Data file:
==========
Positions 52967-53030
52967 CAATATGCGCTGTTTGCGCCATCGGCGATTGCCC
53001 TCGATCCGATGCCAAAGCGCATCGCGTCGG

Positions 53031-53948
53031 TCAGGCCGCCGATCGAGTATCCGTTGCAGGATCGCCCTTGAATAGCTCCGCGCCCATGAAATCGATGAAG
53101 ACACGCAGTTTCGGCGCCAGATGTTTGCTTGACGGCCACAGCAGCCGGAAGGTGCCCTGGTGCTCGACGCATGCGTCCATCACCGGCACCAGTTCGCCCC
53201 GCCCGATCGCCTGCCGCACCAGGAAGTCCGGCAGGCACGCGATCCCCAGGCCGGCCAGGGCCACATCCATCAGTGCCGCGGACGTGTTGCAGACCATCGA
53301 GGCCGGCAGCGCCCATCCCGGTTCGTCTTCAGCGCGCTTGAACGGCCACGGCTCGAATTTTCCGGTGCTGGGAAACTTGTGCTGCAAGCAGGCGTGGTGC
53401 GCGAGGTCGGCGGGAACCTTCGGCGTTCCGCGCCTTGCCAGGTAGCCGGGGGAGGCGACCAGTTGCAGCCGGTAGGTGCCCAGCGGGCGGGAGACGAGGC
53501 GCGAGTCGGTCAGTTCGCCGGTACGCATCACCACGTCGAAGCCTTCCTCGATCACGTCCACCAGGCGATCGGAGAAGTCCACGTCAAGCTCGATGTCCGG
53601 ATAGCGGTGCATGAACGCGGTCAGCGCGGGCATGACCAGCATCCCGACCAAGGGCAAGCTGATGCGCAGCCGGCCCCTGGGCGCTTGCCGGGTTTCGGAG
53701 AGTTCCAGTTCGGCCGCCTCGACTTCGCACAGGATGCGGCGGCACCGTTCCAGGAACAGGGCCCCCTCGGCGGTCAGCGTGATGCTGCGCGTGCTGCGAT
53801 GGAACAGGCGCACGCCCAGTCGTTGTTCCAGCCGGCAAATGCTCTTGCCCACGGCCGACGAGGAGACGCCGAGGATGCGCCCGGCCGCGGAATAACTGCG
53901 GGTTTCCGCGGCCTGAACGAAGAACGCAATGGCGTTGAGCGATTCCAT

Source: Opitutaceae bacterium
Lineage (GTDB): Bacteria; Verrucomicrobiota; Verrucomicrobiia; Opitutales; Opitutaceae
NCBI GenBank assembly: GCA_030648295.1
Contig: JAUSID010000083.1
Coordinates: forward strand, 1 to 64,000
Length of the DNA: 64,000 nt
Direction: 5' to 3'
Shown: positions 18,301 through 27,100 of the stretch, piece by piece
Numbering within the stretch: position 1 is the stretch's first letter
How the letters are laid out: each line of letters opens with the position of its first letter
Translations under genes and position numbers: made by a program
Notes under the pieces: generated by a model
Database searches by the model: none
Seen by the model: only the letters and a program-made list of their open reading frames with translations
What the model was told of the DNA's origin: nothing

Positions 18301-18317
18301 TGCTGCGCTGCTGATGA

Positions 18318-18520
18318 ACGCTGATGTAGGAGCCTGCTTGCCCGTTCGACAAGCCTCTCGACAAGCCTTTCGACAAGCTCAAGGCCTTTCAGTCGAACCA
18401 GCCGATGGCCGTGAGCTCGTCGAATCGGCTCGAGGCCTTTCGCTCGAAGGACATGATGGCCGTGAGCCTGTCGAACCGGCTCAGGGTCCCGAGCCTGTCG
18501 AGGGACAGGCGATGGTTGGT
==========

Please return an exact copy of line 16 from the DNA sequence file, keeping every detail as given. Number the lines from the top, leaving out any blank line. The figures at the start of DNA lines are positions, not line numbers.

Lineage (GTDB): Bacteria; Verrucomicrobiota; Verrucomicrobiia; Opitutales; Opitutaceae